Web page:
Oddly Normal: One Family's Struggle to Help Their Teenage Son Come to Terms with His Sexuality
A heartfelt memoir by the father of a gay teen, and an eye-opening story for families who hope to bring up well-adjusted gay adults.
Three years ago, John Schwartz, a national correspondent at The New York Times, got the call that every parent hopes never to receive: his thirteen-year-old son, Joe, was in the hospital following a failed suicide attempt. After mustering the courage to come out to his classmates, Joe’s disclosure — delivered in a tirade about homophobic attitudes—was greeted with dismay and confusion by his fellow students. Hours later, he took an overdose of pills.
Additionally, John and his wife, Jeanne, found that their son’s school was unable to address Joe’s special needs. Angry and frustrated, they initiated their own search for services and groups that could help Joe understand that he wasn’t alone. Oddly Normal is Schwartz’s very personal attempt to address his family’s own struggles within a culture that is changing fast, but not fast enough to help gay kids like Joe.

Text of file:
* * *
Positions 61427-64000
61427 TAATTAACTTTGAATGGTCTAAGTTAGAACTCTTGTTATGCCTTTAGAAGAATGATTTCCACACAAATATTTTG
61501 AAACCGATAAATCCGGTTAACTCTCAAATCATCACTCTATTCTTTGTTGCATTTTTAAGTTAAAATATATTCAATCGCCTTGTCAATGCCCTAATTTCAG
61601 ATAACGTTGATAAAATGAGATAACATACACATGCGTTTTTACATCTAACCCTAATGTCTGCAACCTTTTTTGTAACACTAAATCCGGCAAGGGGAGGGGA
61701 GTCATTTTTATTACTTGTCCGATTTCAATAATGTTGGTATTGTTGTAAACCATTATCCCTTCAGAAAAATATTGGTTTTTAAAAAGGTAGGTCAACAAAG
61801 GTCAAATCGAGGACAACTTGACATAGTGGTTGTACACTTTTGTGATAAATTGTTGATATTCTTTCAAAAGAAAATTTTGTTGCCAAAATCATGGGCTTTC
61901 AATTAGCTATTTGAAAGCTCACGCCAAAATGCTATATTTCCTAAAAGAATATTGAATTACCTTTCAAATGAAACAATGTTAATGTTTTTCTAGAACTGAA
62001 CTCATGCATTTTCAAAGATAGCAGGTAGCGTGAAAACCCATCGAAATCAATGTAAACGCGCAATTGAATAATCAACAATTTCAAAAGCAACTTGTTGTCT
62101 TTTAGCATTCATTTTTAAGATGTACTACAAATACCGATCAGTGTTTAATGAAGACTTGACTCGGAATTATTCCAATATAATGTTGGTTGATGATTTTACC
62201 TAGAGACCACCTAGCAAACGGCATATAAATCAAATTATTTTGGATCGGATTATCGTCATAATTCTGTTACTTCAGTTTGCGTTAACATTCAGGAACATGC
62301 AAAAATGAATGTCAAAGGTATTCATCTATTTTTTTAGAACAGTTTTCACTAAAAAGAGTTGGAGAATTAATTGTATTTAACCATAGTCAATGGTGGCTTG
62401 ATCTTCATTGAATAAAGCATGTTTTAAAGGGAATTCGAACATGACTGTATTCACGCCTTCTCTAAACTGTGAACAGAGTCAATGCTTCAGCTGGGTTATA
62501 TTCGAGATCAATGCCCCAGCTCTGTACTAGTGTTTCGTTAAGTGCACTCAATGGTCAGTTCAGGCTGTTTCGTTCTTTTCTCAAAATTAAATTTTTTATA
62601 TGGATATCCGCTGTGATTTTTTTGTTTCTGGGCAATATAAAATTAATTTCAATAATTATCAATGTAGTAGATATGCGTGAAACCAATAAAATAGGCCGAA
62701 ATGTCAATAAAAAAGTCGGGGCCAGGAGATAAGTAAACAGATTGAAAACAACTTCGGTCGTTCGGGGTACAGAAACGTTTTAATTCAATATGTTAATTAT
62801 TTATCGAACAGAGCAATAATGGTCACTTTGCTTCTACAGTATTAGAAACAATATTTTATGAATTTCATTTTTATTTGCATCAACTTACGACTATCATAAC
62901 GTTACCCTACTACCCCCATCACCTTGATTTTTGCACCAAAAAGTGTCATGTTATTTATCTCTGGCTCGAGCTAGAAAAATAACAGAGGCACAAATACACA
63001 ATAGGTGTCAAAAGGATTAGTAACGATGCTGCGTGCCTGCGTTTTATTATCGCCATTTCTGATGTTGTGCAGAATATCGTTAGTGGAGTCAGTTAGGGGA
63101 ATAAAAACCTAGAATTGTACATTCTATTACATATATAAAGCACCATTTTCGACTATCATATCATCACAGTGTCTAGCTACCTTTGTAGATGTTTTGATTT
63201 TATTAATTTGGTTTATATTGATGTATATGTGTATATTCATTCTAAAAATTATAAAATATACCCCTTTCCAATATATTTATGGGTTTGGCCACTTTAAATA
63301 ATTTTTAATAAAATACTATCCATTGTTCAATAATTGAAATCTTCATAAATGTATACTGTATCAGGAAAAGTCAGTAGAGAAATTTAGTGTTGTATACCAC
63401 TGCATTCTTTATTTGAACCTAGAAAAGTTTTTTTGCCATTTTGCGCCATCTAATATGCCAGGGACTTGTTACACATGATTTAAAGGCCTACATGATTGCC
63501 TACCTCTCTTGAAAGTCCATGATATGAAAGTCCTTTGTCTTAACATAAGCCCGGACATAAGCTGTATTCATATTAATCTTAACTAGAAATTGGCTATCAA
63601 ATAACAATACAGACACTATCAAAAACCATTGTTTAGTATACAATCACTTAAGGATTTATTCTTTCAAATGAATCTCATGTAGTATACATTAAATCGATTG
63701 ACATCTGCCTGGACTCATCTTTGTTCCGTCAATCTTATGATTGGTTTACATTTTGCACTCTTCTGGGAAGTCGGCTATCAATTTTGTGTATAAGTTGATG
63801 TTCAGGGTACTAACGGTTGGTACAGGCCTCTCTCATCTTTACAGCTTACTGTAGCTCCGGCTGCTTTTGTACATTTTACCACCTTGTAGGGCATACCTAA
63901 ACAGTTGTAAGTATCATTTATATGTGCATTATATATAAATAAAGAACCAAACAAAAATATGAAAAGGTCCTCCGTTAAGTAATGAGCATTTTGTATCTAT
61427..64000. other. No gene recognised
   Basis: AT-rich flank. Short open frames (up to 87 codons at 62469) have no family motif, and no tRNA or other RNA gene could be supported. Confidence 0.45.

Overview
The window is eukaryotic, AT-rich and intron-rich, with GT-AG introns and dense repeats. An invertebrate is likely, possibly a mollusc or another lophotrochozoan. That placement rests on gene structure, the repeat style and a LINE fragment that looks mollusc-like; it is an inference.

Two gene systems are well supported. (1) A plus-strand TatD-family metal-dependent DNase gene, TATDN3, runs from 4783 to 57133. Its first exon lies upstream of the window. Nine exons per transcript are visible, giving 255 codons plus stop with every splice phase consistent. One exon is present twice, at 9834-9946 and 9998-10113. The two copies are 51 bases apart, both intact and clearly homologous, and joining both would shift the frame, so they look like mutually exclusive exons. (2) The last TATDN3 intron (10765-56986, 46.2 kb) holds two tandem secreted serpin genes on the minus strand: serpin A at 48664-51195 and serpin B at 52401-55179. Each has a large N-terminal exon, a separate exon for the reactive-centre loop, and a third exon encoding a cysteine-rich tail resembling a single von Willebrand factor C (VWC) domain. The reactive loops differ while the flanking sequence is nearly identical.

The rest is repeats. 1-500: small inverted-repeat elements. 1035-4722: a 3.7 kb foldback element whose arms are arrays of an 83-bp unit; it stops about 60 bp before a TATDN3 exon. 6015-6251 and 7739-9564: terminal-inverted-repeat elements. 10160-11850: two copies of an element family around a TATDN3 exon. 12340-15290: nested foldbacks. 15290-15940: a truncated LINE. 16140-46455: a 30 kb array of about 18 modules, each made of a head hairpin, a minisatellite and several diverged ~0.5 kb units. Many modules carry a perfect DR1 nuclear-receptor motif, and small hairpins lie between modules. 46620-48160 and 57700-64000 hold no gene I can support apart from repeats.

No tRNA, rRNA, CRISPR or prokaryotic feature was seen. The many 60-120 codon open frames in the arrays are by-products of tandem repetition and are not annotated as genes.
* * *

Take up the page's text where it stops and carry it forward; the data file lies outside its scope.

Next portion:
Schwartz follows Joseph through childhood to the present day, interweaving his narrative with common questions, including: Are effeminate boys and tomboy girls necessarily gay? Is there a relationship between being gay and suicide or mental illness? Should a child be pushed into coming out? Parents, teachers, and counselors alike will welcome Oddly Normal and its crucial lessons about helping gay kids –and any kid who is different -- learn how to cope in a potentially hostile world.
What people are saying - Write a review
LibraryThing ReviewUser Review - SigmundFraud - LibraryThing
Interesting story of empathic parents helping a not-well-adjusted child come to terms with his homosexuality. Too much detail about things that didn't add to the story. While the parents were terribly ... Read full review
LibraryThing ReviewUser Review - anderlawlor - LibraryThing
Mixed feelings about this one. I wanted less of the father and more of the queer kid's experience, especially since the father, though very well-meaning, lapsed into straight/entitled cluelessness too ... Read full review